Dogs are similar to humans in so many ways. Like us, our pets are vulnerable to allergies, their bodies can negatively react to certain substances. Most canines develop allergies between birth and three years of age, although for some this can happen at a later age.
Can I Give My Dog Zyrtec?
Most dog owners give their pet human meds to put an end to any symptom of hypersensitivity. One of the most known and vet-approved human meds for them is Zyrtec.
What does Zyrtec contain that it was deemed safe for pets? How will you know it’s time to give your pet this drug?
In this post, we will try to answer everything you’d like to know about antihistamines for dogs. But before that, it’s important to be aware of canine allergies. This way, you’ll know what else to do, besides giving Zyrtec, in case your pet suffers from them.
What triggers our pets’ allergies?
There are so many foreign protein substances that could contribute to your pet’s allergy. Did you know that for us humans, there are more than 300 kinds of irritants out there? Here are the most common irritants among canines:
- Flea bites – the hypersensitivity to flea bites is the leading type of aversion among dogs. The skin allergy or flea bite dermatitis comes from those small insects that thrive on their bodies. You will know your pooch is suffering from flea bite dermatitis when he starts having hot spots that look extremely itchy. Your pet may start itching especially on the flea-prone body parts such as his feet, ears, and eye area.
- Atopy – also known as inhaled allergies, it may come from dust mites and mold spores. Sometimes, your pet could even get it from grass pollen, or from hay in our backyards. During spring, dogs may get worse allergies due to the pollen.
- Foods –the common culprits for canines are beef, chicken, soy, and wheat. In most cases, pets do not immediately show symptoms after introducing a new food. Thus, vets need to conduct a food elimination process in order to identify the culprit.
What are the symptoms of dog allergies?
Dogs may show one or two symptoms of allergies. Take note of these red flags:
- Itchy or red skin – this refers to severe itching that can make your dog shed more than usual. It’s either your doggie is just going through skin problems or it’s already allergy. Unlike us, who absorb allergens by inhaling them, canines get theirs through their skin, so itching is the most common symptom of dog allergy.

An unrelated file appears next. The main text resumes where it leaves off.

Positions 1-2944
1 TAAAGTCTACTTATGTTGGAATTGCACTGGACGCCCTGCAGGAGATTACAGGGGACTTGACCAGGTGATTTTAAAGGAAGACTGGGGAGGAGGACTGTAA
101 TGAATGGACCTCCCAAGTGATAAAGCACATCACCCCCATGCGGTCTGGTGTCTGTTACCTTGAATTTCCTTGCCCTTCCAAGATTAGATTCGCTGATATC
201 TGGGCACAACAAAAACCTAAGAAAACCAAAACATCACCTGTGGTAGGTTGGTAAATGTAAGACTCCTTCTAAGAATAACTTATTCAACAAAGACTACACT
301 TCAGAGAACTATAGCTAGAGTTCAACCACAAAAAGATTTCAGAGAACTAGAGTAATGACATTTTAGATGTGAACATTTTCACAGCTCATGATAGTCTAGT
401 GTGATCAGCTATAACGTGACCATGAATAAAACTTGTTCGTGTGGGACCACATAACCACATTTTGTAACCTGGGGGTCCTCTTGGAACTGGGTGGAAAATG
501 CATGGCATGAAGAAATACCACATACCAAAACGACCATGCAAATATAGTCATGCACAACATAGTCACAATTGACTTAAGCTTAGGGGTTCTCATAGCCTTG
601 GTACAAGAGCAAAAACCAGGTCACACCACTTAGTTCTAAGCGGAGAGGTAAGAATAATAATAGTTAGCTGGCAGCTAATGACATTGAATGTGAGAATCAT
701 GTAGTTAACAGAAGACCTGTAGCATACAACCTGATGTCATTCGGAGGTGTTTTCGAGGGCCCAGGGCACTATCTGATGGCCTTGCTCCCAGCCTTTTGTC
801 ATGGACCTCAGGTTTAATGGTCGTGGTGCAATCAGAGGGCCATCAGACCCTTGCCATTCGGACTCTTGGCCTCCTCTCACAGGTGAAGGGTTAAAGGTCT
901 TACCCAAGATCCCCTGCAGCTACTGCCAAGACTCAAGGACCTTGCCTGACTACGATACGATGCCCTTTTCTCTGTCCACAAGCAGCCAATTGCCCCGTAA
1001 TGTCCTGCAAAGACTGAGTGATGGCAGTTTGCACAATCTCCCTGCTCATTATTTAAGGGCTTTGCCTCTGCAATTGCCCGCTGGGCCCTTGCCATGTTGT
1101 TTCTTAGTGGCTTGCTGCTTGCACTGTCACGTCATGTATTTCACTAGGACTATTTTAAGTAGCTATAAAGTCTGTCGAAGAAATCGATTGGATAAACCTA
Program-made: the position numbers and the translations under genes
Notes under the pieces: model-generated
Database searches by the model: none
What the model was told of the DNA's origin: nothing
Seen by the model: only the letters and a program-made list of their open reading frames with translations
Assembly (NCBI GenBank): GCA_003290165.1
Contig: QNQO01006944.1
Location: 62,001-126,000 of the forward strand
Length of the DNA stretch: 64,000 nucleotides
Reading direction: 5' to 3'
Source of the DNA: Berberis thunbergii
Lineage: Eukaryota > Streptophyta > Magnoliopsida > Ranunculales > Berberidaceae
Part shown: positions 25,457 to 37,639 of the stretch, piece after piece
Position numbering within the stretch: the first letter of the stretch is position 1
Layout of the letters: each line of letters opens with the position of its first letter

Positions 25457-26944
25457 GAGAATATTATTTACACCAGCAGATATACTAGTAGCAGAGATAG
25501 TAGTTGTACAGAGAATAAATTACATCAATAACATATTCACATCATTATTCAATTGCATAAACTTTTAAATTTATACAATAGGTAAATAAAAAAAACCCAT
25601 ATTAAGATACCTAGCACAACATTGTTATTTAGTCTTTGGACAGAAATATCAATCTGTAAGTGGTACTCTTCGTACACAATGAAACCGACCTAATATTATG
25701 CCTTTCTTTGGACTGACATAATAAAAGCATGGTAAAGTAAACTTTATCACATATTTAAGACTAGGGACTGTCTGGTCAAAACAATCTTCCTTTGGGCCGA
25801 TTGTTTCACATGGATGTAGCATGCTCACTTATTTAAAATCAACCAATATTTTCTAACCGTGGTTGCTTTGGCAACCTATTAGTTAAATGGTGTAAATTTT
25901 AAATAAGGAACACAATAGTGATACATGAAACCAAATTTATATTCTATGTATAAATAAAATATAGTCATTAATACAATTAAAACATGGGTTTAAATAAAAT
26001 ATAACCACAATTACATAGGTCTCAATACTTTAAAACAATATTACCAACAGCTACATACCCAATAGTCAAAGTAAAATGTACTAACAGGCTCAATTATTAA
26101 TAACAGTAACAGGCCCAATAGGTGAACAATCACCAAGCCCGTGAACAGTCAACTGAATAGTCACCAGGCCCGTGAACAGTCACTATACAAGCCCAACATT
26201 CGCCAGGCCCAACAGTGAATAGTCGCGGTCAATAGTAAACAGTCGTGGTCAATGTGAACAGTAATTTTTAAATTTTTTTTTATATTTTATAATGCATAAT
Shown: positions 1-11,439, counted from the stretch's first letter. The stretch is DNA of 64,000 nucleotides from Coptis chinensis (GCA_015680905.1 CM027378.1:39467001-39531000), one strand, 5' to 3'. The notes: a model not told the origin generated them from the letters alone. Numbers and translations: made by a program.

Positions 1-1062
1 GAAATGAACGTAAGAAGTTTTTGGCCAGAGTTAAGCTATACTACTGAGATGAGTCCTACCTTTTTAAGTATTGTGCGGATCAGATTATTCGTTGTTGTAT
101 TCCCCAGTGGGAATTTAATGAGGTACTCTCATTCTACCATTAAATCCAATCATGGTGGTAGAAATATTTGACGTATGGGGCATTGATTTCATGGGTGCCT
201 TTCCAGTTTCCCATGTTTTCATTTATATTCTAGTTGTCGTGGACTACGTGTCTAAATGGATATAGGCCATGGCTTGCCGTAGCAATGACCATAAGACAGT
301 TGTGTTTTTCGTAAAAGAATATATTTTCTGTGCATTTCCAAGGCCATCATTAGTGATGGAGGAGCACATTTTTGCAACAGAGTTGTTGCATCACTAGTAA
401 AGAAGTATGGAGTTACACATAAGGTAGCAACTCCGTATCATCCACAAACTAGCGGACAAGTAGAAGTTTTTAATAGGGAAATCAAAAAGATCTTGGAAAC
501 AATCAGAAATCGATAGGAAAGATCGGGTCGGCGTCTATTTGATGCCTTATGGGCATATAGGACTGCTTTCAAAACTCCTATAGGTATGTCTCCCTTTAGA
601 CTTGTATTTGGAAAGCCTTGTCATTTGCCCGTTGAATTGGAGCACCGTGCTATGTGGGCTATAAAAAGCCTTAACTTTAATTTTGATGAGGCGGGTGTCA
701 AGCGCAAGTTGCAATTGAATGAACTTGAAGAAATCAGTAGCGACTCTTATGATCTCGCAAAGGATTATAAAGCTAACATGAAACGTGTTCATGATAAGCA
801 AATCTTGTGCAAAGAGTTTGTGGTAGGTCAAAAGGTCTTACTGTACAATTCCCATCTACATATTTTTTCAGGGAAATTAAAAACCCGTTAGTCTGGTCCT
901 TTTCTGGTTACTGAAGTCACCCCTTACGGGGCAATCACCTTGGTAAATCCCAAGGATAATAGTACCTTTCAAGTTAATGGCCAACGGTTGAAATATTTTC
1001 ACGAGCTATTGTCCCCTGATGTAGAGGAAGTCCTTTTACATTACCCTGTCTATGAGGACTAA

- Runny eyes – there are various types of eye discharge in canines and they mean different things. When your pet starts having watery or runny eyes, this could be a sign that he is having some sort of allergies. If your pet is showing signs of discomfort alongside eye discharge, you have to monitor him or tell your doctor right away.
- Sneezing – like us, our pets also normally sneeze. But if it’s already reverse sneezing or gagging then it could be due to hypersensitivity to certain objects or foods.
- Constant licking – this is characterized by nonstop licking on certain areas of his body. Usually, that spot has brown discoloration. You could also see him incessantly rubbing parts of his body on a carpet or furniture.
- Digestive issues – observe your pet’s bowel. Is he having a bad case of diarrhea? Has he started vomiting more frequent than the usual? If this is the case, let your vet know.
- Heavy snoring – this is another human characteristic that is present among canines. They normally snore and that’s for a number of reasons. One of those reasons is probably because of an underlying hypersensitivity or allergy.
How does Zyrtec work?
Now that we’re done introducing allergies and their warning signs, it’s good to know how antihistamines really work inside a canine’s body. As far as your pet’s health is concerned, it is crucial to be educated in the medicines and treatments you give him.
Zyrtec is a brand of cetirizine, a type of antihistamine that is commonly used by people. You can buy it over-the-counter. Yes, you don’t need any prescription from your vet because it is also safe for canines. However, do note that you may give your pet Zyrtec as long as it does not contain Decongestant.
You must not give your pet “Zyrtec- D” because it has pseudoephedrine that could cause seizures. In case the dog accidentally ingested any antihistamine drug with Decongestant, bring him to a veterinarian immediately especially if his heart rate started to beat faster than the usual. When ingested, the Antihistamine with Decongestant can make your pet anxious. It is best to seek for a veterinarian’s help if he has not returned to his usual state in 24 hours. You will know your dog has had an overdose of the med if he started showing unusual behaviours.